13. The only thing you want for Christmas is a clean house. And a basement that’s not stuck in a renovation holding pattern.

Friday, December 14, 2007

psst - this just in...

Maddie went to visit Santa’s village with her kindergarten class yesterday. She told me in a conspiratorial whisper yesterday “Mom – Mrs. Claus isn’t real. She wears a wig!” “And Santa Claus?” I asked, “Does he wear a wig?” “Nope. He’s real.”

So there you have it – Santa’s real, but he’s married to a FAKE!

Somebody pass me a soapbox

I know I'm probably messing with a sacred cow, but can I just say that I'm really quite sick of that Band Aid song? You know the one that's been on the radios every Christmas since 1984? Do they Know it's Christmas Time? Perhaps it was slightly appropriate for the 80s when Ethiopia was in the middle of a famine, and I'm sure it was meant in the right spirit and probably raised scads of money for a good cause, but pay a little attention to the words and you'll realize it's one of the most patronizing, ethnocentric songs around.

Walk with me through the lyrics...

It's Christmas time
There's no need to be afraid (Really? ‘Cause even at Christmas time, lots of people have reason to fear.)
At Christmas time, we let in light and we banish shade (Oh c’mon. If that’s the case, then why are there so many suicides at Christmas time? In rich, comfortable
North America, that is. Not in "poor destitute" Africa.)
And in our world of plenty we can spread a smile of joy (Does plenty REALLY equal joy? I have my doubts. Sometimes plenty DESTROYS joy.)

Throw your arms around the world at Christmas time (long arms!)

But say a prayer

Pray for the other ones (The OTHER ones? Isn’t that a little patronizing?)
At Christmas time it's hard, but when you're having fun (What if I’m NOT having fun? What if all this craziness that Christmas has turned into has thrown me into exhaustion and near depression and I can barely cope?)
There's a world outside your window (So… inside my window there’s “fun” and outside my window, not so much?)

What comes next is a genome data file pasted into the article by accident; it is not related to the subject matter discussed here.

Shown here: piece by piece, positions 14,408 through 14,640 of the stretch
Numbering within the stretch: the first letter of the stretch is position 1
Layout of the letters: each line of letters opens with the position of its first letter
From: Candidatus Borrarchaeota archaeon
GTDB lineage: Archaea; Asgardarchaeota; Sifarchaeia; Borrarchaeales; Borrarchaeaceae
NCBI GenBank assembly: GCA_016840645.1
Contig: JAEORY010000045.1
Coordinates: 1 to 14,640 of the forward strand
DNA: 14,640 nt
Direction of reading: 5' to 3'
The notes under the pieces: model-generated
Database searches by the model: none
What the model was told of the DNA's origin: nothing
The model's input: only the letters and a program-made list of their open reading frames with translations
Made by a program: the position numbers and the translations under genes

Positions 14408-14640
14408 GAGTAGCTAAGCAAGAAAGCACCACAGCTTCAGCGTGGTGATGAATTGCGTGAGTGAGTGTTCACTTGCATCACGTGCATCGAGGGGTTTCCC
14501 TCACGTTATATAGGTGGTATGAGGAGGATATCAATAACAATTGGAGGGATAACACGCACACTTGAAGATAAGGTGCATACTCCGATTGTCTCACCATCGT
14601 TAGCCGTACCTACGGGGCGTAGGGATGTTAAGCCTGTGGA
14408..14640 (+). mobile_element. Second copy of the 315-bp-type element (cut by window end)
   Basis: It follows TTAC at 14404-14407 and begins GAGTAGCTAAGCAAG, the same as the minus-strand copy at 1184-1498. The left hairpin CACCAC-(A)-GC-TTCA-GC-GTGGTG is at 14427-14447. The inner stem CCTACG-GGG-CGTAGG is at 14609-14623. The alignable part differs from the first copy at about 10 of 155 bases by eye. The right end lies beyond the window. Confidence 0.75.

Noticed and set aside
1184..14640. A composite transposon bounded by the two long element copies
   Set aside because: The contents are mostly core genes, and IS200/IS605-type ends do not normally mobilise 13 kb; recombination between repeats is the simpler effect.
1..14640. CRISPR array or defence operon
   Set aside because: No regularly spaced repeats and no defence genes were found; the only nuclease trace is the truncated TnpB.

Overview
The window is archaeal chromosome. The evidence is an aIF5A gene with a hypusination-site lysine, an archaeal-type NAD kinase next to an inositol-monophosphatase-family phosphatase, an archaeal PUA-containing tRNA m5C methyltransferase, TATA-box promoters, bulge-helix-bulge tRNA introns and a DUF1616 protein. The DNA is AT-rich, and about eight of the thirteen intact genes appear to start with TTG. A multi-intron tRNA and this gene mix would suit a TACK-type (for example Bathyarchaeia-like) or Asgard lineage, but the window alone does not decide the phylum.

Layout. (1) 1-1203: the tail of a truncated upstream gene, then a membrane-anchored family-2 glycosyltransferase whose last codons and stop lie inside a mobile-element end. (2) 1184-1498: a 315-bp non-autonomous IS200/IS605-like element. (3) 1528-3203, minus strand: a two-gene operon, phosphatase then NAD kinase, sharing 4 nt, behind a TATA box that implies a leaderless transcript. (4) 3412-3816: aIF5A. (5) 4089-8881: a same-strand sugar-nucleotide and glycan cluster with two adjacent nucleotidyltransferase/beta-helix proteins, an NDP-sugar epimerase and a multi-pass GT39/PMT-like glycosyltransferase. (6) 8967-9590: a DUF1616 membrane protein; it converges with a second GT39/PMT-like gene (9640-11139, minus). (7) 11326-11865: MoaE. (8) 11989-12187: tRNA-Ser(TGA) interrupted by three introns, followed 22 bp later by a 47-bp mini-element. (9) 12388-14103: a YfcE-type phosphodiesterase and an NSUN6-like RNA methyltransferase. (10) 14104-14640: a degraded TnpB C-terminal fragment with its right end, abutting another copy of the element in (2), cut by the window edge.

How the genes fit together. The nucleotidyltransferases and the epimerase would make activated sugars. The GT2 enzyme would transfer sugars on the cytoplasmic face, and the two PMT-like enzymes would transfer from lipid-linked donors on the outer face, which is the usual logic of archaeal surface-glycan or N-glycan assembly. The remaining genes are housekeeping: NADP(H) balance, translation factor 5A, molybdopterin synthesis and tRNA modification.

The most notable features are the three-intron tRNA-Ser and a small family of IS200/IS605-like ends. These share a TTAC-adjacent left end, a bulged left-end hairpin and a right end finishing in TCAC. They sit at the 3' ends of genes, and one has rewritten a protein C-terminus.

And it's a world of dread and fear (Always? Isn’t that generalizing it just a little? You know, I saw a whole
LOT of joy in Africa and probably less dread and fear than I often see in North America.)
Where the only water flowing is the bitter sting of tears (Ugh.)

And the Christmas bells that ring there (If they don’t know it’s Christmas, WHY do they have Christmas bells?)
Are the clanging chimes of doom (Wow. That’s dark. Is their ONLY hope that they might be rescued by benevolent, rich, patronizing North Americans? Some of the smartest, most hardworking and hopeful people I know are Africans.)
Well tonight thank God it's them instead of you (Oh yeah – cause we’re SO much better than them, aren’t we? Again – a little patronizing. Not to mention not particularly grace-filled. Because God really does bless
America? And only America?)

And there won't be snow in
Africa this Christmas time (Umm… I don’t think they necessarily regret that.)
The greatest gift they'll get this year is life (Well, that’s not really OUR gift to give is it? Let’s drop the “Great White Hope” angle here, puh-lease.)
(Oooh) Where nothing ever grows (Hello!? I saw PLENTY of things growing in
Africa. Let’s drop the meaningless generalizations. A lot of the problems in Africa are more about unfair markets and the exploitation of people by rich countries, not necessarily about things not growing.)
No rain nor rivers flow (Again – have you BEEN to
Africa? Lots of rivers and sometimes even too much rain. Yeah, I KNOW this was originally written in response to a drought and resulting famine, so I'll allow you a little leeway with this one.)
Do they know it's Christmas time at all (Do they care? Some of them are Muslim or Animists, etc. – they might not be particularly interested in our ethnocentric version of Christmas.)

(Here's to you) raise a glass for everyone (Lucky us – we get to sit in comfort and drink our wine and look down on “the other ones”.)